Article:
Gary W. Moon: The title of your new book is Soulful Spirituality. What is soulful spirituality and why is it important for Christians?
David G. Benner: The reason I wrote this book is that being a good Christian clearly does not automatically make one a good human being. I am struck by the fact that spirituality—even our own unique Christian spirituality—does not always make people more deeply human and whole. Honesty forces me to conclude that the spiritual path can lead to an escape from a robust commitment to reality, the repression or dissociation of sexuality, disconnection from the emotions, alienation from the body, and increasing distance from one’s unconscious depths. Too easily spiritual practices lead to increasing identification with those of one’s own religious tribe and an ever-weakening sense of solidarity with all humankind. Too often it involves a narcissistic me-and-God relationship that insulates us from, rather than sensitizes us to, the problems of our world. Too frequently it is associated with a focus on beliefs rather than being and directs us away from life rather than toward a genuinely deeper, fuller, and more vital life.
GWM: Please don’t spare anyone’s feelings. But did you discover any good news?
DGB: The good news is that our spirituality can uniquely move us toward the full and abundant life that Jesus promised. For humans, that life will always involve being human and becoming, therefore, deeply and fully human.
GWM: You aren’t proposing a new spirituality, are you?
DGB: God forbid. What I call soulful spirituality is not a distinct spirituality or a unique spiritual path but a way of walking any spiritual path. Think of what it means to speak of a soulless organization. By that we usually mean one that is not good for humans. The same is true of soulless ways of following the spiritual path. St. Irenaeus said that the glory of God is the human person fully alive. That’s what Christian spirituality should involve. What I call soulful spirituality is the way of walking and living the Christian spiritual path that makes this happen.
GWM: What are the first five words that pop into your mind when you think of a person “fully alive”?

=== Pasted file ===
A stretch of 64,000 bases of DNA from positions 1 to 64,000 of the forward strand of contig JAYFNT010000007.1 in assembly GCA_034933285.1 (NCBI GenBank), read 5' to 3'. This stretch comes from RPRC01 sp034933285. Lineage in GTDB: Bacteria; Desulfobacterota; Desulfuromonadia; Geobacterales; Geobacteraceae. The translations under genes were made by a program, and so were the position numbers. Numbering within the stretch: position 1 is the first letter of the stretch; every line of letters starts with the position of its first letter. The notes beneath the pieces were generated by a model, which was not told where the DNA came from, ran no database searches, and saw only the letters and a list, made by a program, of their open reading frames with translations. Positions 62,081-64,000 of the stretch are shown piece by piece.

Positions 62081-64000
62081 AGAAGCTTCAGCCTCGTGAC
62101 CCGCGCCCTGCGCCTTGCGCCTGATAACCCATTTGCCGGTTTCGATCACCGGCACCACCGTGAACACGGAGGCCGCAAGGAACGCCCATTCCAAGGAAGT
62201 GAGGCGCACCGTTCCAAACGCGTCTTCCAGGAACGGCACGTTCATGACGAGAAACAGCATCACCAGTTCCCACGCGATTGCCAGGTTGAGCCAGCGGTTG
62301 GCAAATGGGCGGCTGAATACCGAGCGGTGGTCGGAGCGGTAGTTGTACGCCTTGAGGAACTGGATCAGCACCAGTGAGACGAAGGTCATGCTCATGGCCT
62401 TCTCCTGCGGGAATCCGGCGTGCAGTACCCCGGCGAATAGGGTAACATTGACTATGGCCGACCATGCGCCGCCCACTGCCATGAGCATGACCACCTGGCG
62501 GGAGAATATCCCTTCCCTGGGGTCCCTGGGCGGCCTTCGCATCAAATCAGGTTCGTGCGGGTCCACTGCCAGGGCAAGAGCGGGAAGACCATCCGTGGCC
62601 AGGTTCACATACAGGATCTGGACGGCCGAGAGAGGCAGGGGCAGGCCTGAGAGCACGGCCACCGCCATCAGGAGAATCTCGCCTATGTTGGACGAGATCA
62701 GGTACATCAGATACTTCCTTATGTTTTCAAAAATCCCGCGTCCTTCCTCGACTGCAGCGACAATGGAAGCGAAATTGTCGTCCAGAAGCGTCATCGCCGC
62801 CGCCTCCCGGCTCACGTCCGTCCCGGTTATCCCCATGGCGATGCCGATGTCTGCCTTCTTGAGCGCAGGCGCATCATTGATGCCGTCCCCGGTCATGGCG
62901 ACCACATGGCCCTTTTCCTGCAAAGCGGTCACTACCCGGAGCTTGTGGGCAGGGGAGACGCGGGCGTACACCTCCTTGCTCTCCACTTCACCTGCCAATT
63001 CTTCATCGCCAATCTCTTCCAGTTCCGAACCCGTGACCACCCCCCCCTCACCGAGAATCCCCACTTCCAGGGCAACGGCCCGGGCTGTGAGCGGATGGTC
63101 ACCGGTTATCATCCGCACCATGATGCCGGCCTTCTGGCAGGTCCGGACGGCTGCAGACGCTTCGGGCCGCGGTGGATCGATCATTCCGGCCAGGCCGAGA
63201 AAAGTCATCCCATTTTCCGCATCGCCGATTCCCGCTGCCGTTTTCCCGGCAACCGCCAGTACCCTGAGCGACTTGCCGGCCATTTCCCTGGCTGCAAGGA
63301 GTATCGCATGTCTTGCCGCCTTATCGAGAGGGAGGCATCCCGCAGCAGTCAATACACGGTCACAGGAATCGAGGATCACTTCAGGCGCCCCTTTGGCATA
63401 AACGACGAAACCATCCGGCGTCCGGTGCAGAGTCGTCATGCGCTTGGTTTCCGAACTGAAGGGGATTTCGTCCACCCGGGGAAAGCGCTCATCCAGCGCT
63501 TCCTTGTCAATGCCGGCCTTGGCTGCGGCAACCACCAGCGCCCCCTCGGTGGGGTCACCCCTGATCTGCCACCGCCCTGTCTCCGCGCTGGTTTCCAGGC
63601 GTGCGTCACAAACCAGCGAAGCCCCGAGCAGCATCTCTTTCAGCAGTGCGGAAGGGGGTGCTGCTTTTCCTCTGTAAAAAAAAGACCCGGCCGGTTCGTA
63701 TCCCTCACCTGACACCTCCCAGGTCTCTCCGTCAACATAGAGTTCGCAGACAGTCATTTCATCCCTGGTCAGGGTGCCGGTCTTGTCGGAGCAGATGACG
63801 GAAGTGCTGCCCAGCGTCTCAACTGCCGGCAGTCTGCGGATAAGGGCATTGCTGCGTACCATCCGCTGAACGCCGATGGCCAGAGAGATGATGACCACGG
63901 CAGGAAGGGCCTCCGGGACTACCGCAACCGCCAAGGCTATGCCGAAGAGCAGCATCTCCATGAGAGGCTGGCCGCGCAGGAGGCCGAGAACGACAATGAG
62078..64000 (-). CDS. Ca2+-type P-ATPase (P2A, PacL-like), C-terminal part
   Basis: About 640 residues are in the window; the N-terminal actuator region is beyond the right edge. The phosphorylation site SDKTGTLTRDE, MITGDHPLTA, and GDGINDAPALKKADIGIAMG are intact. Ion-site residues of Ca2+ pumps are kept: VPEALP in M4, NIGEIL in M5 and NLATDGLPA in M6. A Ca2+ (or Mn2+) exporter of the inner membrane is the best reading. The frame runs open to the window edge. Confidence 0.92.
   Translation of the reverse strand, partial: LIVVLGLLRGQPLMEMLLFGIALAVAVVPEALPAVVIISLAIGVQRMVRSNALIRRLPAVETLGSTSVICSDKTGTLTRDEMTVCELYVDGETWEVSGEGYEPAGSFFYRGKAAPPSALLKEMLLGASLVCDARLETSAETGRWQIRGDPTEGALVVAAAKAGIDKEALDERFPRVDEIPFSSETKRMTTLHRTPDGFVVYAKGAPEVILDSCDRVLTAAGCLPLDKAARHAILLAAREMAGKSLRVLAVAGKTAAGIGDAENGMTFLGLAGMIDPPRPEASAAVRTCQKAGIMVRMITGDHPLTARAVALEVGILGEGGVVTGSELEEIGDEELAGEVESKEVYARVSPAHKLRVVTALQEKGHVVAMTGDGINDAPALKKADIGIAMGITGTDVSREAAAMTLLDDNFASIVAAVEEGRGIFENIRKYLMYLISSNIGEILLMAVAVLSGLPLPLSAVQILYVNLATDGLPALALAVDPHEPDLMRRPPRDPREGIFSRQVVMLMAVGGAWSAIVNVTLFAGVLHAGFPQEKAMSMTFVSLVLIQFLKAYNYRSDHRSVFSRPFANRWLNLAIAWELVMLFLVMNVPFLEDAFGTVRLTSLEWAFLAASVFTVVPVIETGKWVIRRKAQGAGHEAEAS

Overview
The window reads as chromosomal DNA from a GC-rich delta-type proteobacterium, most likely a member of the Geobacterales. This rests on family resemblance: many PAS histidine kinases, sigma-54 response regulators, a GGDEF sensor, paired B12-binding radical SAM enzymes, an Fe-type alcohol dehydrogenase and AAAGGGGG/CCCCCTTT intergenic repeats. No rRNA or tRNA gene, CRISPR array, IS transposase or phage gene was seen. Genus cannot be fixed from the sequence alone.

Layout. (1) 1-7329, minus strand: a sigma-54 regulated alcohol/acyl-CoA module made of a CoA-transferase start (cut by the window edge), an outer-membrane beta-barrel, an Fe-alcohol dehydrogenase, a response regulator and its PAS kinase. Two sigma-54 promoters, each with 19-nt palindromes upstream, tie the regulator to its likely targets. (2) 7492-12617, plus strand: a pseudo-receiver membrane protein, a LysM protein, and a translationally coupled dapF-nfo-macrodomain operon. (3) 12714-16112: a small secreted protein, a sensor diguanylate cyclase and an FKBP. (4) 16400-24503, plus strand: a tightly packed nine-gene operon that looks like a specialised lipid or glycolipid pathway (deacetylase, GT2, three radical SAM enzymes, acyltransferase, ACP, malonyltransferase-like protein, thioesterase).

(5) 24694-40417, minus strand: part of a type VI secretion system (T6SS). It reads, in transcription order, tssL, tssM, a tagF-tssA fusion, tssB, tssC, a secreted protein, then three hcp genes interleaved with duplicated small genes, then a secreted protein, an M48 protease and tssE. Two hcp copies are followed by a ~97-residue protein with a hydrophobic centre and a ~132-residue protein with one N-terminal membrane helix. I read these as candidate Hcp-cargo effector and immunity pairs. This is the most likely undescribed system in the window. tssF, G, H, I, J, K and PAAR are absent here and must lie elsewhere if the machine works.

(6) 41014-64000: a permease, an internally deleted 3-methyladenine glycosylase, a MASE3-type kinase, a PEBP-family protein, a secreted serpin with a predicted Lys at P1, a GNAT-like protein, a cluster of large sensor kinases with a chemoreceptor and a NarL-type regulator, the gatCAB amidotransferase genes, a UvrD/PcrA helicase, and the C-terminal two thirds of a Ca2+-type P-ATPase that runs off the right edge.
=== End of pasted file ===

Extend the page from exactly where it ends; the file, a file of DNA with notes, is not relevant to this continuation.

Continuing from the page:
DGB: You know me well enough to know that limiting myself to five words will be impossible, so let me try five thoughts.
GWM: People can change, you know, David.
DGB: The fully alive person is vital (led by passions, not just reason, accommodation, or expediency), grounded (in the body and present life realities), connected (to the earth, to other people, to one’s culture, to the world at large, to God), aware (present and awake), and becoming (open to continuing growth, transformation and enlightenment).
GWM: Thank you. That is a very helpful summary. David, you mention in a very poetic way that the Judeo-Christian creation story reminds us that we are both “dust” and “breath,” and you make the interesting reflection that holding dust and breath together is not easy—either literally or figuratively. It strikes me that at its heart your book Soulful Spirituality is about the importance of living life in a way that honors both our material and spiritual realities. Is that right?
DGB: I think that is a fair summary. Our spirituality is not simply how we relate to God, but also how we relate to our bodies. But rather than speaking of living in a way that honors both our material and spiritual realities, I would say that the challenge is to recognize that the spiritual and material realities are already unified—this is affirmed in creation and reaffirmed in the Incarnation. It is we who are disunified, and this is why we need a spirituality that grounds us in our bodies. Healthy—or what I call soulful—spirituality is a way of living all of our spirit-embodied lives before the face of God. Doing so is the route to becoming what we were meant to be—deeply human, but aligned with God.
GWM: Do you believe that Plato has done Christianity a disservice by elevating the view of the “breath” aspect of the person at the expense of our “dust”?
DGB: Absolutely. The Platonic disparagement of the body—treating it as merely a container for the infinitely more valuable spirit—is profoundly sub-Christian. To be human is to be embodied spirit. And God said that this is good. God got that either right or wrong. And if the answer to that pair of options is that obviously God got it right, then we need to distance ourselves from the sort of Platonic denigration of the body that evolved into Gnosticism and has plagued the church for two millennia. But, as the church has consistently declared since the second century, it is Gnosticism that is the heresy, not an emphasis on the importance of the body in full-orbed Christian spirituality.
GWM: Help us with what might be another stumbling block for someone struggling with your celebration of our humanity. The Bible uses the word flesh, for example, with a variety of meanings. It reminds us that we are creatures of dust in all its raw and brute physicality. But it can also be used in the sense of being bent and heading in a direction away from God. I’m assuming you are saying we need to be more owning of the fact that we are indeed dust, but not the fact of being oriented away from God.